Old Bailey Proceedings Online (www.oldbaileyonline.org, version 7.2, 01 July 2016), Ordinary of Newgate's Account, October 1714 (OA17141027).

Ordinary's Account, 27th October 1714.

THE Ordinary of NEWGATE HIS ACCOUNT OF The Behaviour, Confession, and Last Speech of Thomas Douglas, that was Executed at Tyburn, on Wednesday the 27th of October, 1714, for the barbarous Crime of Murder.

AT the General Sessions held at Justice-Hall in the Old-baily, on Wednesday, Thursday, and Friday, the 13th, 14th, and 15th of October, 1714, Thirteen Persons, viz. Eight Men and Four Women, were severally Convicted of Capital Crimes, and so accordingly receiv'd Sentence of Death. Of these, One dy'd of a Feaver on Monday the 18th instant; Eleven have obtain'd HIS MAJESTY's gracious Reprieve, (which I wish they may duly improve) and the other (namely, Thomas Douglas) is now order'd for Execution.

While they lay under this Condemnation, I constantly visited them, and to that purpose had them brought up twice every day to the Chapel of Newgate, where I pray'd with them, and read and expounded the Word of GOD to them, thereby endeavouring to instruct them in the Principles and Precepts of the Christian Religion, (which some of them were not very well acquainted with) and make them sensible of the Guilt they had contracted, and the Miseries they had involv'd themselves in, by living and acting contrary to those Divine Precepts.

On the LORD's Day, the 17th instant, I preach'd to them (and others there present) both in the Morning and Afternoon, upon these Words, Acts 17. 30, & 31. And the times of this Ignorance God winked at; but now commandeth all Men every where to repent: Because He has appointed a Day in the which He will judge the World in Righteousness, by that Man whom He has ordain'd; whereof He has given Assurance unto all Men, in that He has raised Him from the Dead.

From which Words, first explain'd in general, I shew'd in particular,

I. The Certainty and Infallibility (as well as Necessity) of a Future Judgment after this Life: Which is declar'd to us by a threefold Voice, viz.

The Voice of{Scripture, Conscience, God's Justice.

II. The Severity and Dreadfulness of that Judgment; which to the Impenitent Sinners will be most terrible and intolerable, upon many Accounts, but chiefly these, viz.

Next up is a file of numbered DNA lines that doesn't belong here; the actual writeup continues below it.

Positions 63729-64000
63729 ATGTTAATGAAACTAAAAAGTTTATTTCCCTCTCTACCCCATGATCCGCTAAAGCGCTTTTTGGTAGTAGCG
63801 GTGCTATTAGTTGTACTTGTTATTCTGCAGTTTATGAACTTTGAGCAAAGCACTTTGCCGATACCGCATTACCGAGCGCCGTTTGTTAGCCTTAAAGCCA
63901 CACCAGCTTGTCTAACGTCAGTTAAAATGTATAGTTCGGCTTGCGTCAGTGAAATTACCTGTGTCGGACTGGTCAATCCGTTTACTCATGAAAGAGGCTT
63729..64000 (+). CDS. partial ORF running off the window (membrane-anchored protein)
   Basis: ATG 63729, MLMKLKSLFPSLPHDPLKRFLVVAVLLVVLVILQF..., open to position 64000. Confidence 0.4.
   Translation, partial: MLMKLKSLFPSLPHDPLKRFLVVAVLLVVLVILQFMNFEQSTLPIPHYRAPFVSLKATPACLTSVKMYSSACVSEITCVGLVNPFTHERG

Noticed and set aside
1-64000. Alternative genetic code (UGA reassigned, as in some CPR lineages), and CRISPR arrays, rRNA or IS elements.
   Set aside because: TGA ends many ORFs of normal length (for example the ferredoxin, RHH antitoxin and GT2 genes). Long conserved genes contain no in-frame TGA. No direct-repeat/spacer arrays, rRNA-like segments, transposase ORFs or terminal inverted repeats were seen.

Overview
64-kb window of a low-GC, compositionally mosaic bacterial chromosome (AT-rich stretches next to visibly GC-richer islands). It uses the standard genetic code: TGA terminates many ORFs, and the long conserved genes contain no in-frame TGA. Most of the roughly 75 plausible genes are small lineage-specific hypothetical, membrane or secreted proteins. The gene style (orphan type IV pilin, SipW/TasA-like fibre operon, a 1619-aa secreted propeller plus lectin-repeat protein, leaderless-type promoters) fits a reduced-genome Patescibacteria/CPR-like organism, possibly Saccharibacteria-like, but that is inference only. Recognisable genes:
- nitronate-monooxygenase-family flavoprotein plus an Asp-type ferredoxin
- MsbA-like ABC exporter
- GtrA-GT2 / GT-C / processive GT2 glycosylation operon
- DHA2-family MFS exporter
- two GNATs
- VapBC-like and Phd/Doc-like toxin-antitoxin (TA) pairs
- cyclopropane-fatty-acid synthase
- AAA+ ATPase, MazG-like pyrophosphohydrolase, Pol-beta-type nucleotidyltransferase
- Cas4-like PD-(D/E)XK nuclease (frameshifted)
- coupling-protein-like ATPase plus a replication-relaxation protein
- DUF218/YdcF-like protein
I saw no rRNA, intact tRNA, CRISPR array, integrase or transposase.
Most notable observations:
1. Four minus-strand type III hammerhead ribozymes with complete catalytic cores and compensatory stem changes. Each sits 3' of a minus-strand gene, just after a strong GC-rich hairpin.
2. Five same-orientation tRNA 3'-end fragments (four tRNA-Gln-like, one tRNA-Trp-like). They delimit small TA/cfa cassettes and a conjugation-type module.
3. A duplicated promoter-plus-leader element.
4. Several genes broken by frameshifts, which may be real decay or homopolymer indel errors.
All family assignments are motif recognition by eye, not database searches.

1. The Sight of their Judge.

2. The Manner of his Coming to Judgment.

3. The Accusations of their own Consciences.

4. The Nature and Character of that Judgment; which will be Universal, Exact, Just, and Irreversible.

III. and lastly, The Use we ought to make of this Doctrine of a Future Judgment, so as we may (thro' Grace and Mercy) avoid the Severity of it, and be advanc'd to Endless Happiness by a serious Meditation upon it; duty considering, that it is,

1. A powerful Disswasive from Vice; because then it will most certainly be severely punish'd. And,

2. A strong Perswasive to Virtue; because then it will be most certainly and fully rewarded.

On the last LORD's Day, the 24th instant, I preach'd to them again, both in the Forenoon and Afternoon; and my Text was; Rom. 10. 9. - If thou shalt confess with thy Mouth the Lord Jesus, and shalt believe in thine Heart, that God has raised Him from the Dead, thou shalt be Saved.

Which Words having first explain'd, with their Context, in general, I then shew'd in particular,

I. What this Confessing of Christ with the Mouth imports.

II. What is meant by this Believing on Him in our Hearts.

III. l. What an Unspeakable Benefit will accrue to us from such a Confession and Belief, viz. Eternal Life and Salvation.

On these I enlarg'd, and then concluded with such particular Adnonitions to the Persons condemn'd, as I thought most suitable to

the dismal Circumstances they were under, exhorting them to Faith and Repentance, and shewing them what those Graces were, and how they might and ought to be exerted by them, while they were here in this World, in order to their obtaining the Pardon of their Sins, and attaining to the Fruition of their Faith, even the Salvation of their Souls, in the World to come.